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Interview with Mike Hale: People Want Versatile Machines

In preparation for RER’s June issue, our staff interviewed a number of manufacturers of lawn-and-garden equipment, and will present a number of these interviews in RER Reports. In this interview, RER’s Michael Roth interviews Mike Hale, sales manager of Little Beaver, on the company’s product lines, future trends in the lawn-and-garden industry and how rental companies can market the equipment more effectively.

RER: What are the main areas of technological advancement in your product line, in the industry in general?

Hale: Just this year, we launched a new product, the NTV-11H UN-Towable unit. It’s a hydraulic drill and similar to models in our current lineup, but offers a new option to rental centers and customers in terms of portability design. Basically, there are two options for transport. One, the unit’s power pack is detachable, allowing the unit to easily separate into two pieces. This allows it to be transported in the back of a pickup truck or SUV. In the case that vehicle space is limited, yet towing isn’t ideal, the unit is designed with an optional slide-in receiver hitch. Simply secure the unit in the hitch, crank up the machine until it stops, and insert the pin to lock it in place. The UN-Towable then is transported behind the vehicle, yet off the ground so it’s not actually being towed. Our customers were really looking for an alternative to a towable machine, and we delivered.

Overall, we’ve found that what we’ve been doing in recent years, in terms of engineering, design and technology has worked really well. We feel we have a strong, well-designed product, and our customers agree, so we’ve been sticking to it.

As for the rest of the industry, we’ve seen that, similar to us, most companies are keeping a lot of the same design and technology. Whether that’s because they’ve put together a solid product and they want to stick with it, or the economic conditions haven’t allowed for a lot of new, updated technology; that I can’t say for sure.

What are some of the trends you see now and in the foreseeable future in your type of equipment?

Probably within the last 10 years, I’ve seen a major trend towards compact utility loaders. I think the trend towards these machines is due to a couple different factors, first being that people want versatile machines. Also, it seems these days everyone wants something lighter and a bit easier to operate. Of course, the bottom line is people are looking for machines that require minimal operating effort on their behalf, and these smaller machines have been designed for simple operation.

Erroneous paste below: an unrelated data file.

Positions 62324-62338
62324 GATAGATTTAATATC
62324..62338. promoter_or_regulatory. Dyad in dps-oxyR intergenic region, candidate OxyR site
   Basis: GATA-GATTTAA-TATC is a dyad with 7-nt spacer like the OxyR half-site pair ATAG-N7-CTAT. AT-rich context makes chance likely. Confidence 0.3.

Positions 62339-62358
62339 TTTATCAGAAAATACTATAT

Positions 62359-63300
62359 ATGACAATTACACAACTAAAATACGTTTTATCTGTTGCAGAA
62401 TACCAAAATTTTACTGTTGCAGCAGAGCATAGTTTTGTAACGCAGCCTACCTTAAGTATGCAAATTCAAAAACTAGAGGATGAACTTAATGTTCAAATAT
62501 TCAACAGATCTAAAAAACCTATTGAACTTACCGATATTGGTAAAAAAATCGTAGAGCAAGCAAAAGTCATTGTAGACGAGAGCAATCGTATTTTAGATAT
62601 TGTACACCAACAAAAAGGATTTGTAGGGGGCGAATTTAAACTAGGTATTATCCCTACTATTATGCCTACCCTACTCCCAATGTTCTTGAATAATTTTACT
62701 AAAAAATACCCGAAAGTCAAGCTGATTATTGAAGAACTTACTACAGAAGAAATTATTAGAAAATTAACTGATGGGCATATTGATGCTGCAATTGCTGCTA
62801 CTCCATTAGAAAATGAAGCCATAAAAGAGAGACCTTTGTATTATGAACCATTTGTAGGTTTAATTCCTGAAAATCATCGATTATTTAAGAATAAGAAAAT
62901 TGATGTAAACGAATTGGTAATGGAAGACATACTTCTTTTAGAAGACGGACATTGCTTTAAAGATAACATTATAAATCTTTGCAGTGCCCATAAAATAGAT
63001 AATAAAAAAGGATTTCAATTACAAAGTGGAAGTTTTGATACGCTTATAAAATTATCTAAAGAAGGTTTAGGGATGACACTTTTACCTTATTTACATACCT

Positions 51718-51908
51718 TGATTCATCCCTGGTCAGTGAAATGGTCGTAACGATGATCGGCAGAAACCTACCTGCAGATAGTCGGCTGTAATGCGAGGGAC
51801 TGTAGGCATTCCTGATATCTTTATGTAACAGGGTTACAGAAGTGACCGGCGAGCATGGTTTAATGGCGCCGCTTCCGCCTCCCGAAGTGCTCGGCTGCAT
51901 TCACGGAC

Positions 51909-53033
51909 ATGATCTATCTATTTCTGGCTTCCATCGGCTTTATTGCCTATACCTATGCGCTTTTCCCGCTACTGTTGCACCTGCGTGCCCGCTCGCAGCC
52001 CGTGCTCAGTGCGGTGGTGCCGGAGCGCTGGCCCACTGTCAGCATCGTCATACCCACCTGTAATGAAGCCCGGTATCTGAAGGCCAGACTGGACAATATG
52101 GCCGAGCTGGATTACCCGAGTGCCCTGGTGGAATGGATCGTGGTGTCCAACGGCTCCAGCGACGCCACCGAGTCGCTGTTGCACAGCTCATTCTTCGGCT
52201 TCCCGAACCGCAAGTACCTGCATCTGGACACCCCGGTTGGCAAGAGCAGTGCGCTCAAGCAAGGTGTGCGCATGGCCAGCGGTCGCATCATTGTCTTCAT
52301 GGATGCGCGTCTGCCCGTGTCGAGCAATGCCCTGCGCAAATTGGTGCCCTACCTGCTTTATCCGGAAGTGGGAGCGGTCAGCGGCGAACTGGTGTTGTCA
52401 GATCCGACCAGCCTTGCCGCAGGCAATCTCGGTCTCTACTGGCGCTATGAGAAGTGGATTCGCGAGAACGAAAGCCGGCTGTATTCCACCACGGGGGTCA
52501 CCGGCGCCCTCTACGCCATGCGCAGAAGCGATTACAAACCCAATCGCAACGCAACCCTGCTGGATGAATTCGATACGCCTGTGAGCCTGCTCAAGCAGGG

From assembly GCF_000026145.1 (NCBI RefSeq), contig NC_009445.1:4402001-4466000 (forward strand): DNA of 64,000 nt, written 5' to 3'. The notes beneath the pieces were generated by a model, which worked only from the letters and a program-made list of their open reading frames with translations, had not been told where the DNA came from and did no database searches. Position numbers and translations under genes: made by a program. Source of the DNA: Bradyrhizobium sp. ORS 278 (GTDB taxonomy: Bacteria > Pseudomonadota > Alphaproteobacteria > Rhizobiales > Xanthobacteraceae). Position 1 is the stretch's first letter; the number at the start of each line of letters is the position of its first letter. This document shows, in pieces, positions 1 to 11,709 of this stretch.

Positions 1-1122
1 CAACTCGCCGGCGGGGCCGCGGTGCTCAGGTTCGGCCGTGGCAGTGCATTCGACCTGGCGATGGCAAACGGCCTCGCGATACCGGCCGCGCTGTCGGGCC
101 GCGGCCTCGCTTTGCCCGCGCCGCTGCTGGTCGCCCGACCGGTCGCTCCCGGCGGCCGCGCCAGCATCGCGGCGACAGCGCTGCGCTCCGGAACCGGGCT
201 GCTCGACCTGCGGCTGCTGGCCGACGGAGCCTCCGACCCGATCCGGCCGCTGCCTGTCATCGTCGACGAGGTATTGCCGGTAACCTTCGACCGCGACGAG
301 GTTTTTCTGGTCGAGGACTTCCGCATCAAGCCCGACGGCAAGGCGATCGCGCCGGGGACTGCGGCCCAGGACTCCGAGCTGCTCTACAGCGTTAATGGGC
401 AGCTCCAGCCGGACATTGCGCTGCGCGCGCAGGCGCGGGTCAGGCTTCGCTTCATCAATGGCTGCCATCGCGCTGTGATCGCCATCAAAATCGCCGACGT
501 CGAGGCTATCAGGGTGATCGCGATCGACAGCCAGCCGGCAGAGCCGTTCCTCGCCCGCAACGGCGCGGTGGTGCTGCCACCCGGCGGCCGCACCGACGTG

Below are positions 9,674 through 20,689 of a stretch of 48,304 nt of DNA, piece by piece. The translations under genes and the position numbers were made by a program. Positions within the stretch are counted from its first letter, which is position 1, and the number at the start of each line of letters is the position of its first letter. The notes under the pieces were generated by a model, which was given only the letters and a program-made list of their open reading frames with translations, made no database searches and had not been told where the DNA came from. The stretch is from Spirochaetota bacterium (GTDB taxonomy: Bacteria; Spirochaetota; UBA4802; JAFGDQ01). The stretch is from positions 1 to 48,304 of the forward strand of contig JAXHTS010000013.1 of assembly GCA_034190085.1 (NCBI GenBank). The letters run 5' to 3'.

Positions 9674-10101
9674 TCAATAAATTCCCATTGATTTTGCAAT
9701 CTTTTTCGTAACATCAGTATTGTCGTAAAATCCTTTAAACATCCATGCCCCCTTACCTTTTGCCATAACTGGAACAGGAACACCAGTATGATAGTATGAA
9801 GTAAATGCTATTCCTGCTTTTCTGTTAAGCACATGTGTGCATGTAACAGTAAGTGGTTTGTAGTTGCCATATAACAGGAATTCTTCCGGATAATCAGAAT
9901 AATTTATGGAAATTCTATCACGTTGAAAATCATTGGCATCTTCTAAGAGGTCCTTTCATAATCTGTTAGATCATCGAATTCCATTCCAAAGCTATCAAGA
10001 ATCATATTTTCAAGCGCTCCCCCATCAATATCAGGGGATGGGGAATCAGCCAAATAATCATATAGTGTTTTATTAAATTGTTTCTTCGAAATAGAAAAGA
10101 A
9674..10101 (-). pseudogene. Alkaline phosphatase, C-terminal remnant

Is fuel efficiency a big concern in today’s market and if so what are you doing to address that concern?

We recognize that, while it may not be a major concern for our products, it is something to address. After all, if you offer a product with greater fuel efficiency, it will always be a benefit. So we use only quality engines from reputable manufacturers; the companies that produce higher-quality engines are certainly keeping fuel efficiency as a top priority, so they’re incorporating the engineering, design and specific features necessary to achieve the best level.

What EPA, CARB regulations or other environmental concerns are affecting your R&D, the manufacturing and marketing of your equipment?

Yes they certainly do, though they haven’t had too major an impact. We’ve had to modify things such as throttle linkages to meet the new regulations. But it has just been little changes here and there, and not major ones that would drastically affect the design of our equipment.

What are some of the trends you see in the rental industry in terms of lawn and garden equipment and how do those trends affect your business?

Lawn and garden seems to stay fairly strong through rental and sales, though the trend has been more homeowner than commercial. Many are taking care of their lawns and don’t want to pay someone to do it. They want to try to save money, to make their homes more appealing. Whether they’re looking to sell or not, people take a lot of pride in their home and lawn, so they are making the effort to purchase/rent the equipment that will help them keep up.

Any particular advice to rental companies in terms of how to be successful renting your kinds of equipment?

It’s so important for the rental center associates to know the product – how it works, tips for better operation, any accessories that go along with it, all of that. Having an in-depth knowledge of the equipment and being able to communicate the info to customers. At the very least, the associates should make the effort to ask customers if they’re familiar with the equipment and if they’ve rented before. Hopefully that would spark the customer to ask some questions too. We have to assume the customer is not an expert and need to make the effort to offer up the advice, info and tips because not everyone will have specific questions or be brave enough to ask them.

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